open-app-properties

In the application properties window, select the Access Control tab and enable Forms authentication:

enable-forms-auth

Select the Application Type tab and change the client type to Web:

web-app-type

Now switch Solution Explorer into File View in order to manage the physical files that make up a LightSwitch application:

switch-to-file-view 

Next, click the “Show All Files” toolbar button.  This shows all the hidden files within the project.

show-all-files

This is what the resulting project looks like now:

expanded-project

Add a new ASPX page to the ServerGenerated project by selecting the ServerGenerated project and hit Ctrl+Shift+A.  Then select “Web Form” from the Web node and change the filename to “Home.aspx”.  Click the Add button. 

add-login-page

Follow the same steps again to add another ASPX file but name this one “Login.aspx”.  You should now have two ASPX files in your ServerGenerated project:

home-and-login

Open Login.aspx and paste over the existing markup with the following:

C#:

<%@ Page Title="Log In" Language="C#" AutoEventWireup="true"
    CodeBehind="Login.aspx.cs" Inherits="LightSwitchApplication.Login" %>

<form id="Form1" runat="server">
  <div style="text-align:center">
   <!— Add an optional image by replacing this fake image URL with your own –>
   <!--<asp:Image runat="server" ImageUrl="http://contoso.com/logo.gif" />-->
   <asp:Login runat="server" BackColor="#F7F6F3"
           BorderColor="#E6E2D8" BorderPadding="4"
           BorderStyle="Solid" BorderWidth="1px"
           Font-Names="Verdana" Font-Size="0.8em"
           ForeColor="#333333">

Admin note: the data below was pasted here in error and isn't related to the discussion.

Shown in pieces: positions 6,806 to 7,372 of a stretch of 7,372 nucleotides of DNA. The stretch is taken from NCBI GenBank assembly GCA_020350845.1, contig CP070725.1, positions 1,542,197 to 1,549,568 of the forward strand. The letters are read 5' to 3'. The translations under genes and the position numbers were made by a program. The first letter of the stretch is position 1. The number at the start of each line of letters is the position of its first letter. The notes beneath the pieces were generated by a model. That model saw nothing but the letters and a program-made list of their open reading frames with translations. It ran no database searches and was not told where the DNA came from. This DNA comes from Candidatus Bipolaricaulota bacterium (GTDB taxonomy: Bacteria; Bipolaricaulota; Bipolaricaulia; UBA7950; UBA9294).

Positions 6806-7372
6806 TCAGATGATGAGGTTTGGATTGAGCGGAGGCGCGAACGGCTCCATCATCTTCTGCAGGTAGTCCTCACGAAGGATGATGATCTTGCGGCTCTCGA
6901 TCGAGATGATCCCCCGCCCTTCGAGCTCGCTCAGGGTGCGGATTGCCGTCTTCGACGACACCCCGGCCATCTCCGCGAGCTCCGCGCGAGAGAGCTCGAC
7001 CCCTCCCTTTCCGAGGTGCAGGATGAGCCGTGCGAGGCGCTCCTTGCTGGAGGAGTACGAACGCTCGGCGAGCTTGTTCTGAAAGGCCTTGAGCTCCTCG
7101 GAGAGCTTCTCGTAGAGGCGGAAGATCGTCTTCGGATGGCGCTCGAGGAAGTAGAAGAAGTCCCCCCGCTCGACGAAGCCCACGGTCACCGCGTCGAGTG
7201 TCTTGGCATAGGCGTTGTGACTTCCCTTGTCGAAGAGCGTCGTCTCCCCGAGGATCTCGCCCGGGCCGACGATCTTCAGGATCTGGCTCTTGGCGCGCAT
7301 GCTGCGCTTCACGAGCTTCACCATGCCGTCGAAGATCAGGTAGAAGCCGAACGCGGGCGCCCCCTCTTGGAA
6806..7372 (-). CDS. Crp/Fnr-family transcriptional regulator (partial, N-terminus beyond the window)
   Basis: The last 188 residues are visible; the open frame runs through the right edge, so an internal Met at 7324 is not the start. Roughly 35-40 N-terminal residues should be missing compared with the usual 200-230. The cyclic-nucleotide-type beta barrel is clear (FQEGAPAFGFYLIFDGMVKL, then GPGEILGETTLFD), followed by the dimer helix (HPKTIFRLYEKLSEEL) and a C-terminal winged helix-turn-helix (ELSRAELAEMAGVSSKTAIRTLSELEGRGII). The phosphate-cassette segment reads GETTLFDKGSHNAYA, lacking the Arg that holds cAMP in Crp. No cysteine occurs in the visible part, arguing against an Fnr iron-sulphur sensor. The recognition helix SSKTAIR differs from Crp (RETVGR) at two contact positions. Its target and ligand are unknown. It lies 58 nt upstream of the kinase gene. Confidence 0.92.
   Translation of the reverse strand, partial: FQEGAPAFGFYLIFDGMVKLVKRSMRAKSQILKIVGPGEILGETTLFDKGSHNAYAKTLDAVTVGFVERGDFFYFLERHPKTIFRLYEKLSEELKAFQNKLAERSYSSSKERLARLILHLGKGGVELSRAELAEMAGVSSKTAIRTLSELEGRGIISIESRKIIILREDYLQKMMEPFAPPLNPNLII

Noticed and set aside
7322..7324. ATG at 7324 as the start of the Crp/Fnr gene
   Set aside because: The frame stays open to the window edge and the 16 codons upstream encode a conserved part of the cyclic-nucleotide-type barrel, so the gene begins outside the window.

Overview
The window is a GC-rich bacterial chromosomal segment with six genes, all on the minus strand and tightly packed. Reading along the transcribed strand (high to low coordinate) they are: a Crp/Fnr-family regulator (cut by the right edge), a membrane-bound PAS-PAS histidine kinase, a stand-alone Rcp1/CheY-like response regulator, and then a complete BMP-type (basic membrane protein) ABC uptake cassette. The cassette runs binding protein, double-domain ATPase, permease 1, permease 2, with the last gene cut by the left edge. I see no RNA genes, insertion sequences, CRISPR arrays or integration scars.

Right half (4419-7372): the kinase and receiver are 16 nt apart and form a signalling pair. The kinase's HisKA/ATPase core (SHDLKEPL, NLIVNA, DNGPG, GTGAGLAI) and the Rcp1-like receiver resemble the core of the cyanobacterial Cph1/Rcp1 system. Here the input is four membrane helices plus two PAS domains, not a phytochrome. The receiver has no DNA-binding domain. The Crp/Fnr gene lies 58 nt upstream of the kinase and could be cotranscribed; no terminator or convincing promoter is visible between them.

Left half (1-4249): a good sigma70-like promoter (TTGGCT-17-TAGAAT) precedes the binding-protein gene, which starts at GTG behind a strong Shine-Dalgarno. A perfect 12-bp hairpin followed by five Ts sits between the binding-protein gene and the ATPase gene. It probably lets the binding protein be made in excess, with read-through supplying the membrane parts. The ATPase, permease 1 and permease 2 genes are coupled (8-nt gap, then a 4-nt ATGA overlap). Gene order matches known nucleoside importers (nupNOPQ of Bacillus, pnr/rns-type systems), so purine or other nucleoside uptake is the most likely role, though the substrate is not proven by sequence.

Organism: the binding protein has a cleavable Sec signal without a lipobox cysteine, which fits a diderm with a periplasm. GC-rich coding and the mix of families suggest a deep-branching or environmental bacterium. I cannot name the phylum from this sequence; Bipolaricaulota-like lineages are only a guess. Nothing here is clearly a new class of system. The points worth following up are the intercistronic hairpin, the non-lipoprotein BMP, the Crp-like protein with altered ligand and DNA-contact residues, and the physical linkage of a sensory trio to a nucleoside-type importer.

<InstructionTextStyle Font-Italic="True" ForeColor="Black" />
       <LoginButtonStyle BackColor="#FFFBFF" BorderColor="#CCCCCC"
           BorderStyle="Solid" BorderWidth="1px" Font-Names="Verdana"
           Font-Size="0.8em" ForeColor="#284775" />
       <TextBoxStyle Font-Size="0.8em" />
       <TitleTextStyle BackColor="#5D7B9D" Font-Bold="True"
           Font-Size="0.9em" ForeColor="White" />
   </asp:Login>
 </div>
</form>

VB:

<%@ Page Title="Log In" Language="vb" AutoEventWireup="true"
    CodeBehind="Login.aspx.vb" Inherits=".Login" %>

<form id="Form1" runat="server">
  <div style="text-align:center">
   <!— Add an optional image by replacing this fake image URL with your own –>
   <!--<asp:Image runat="server" ImageUrl="http://contoso.com/logo.gif" />-->
   <asp:Login runat="server" BackColor="#F7F6F3"
           BorderColor="#E6E2D8" BorderPadding="4"
           BorderStyle="Solid" BorderWidth="1px"
           Font-Names="Verdana" Font-Size="0.8em"
           ForeColor="#333333">
       <InstructionTextStyle Font-Italic="True" ForeColor="Black" />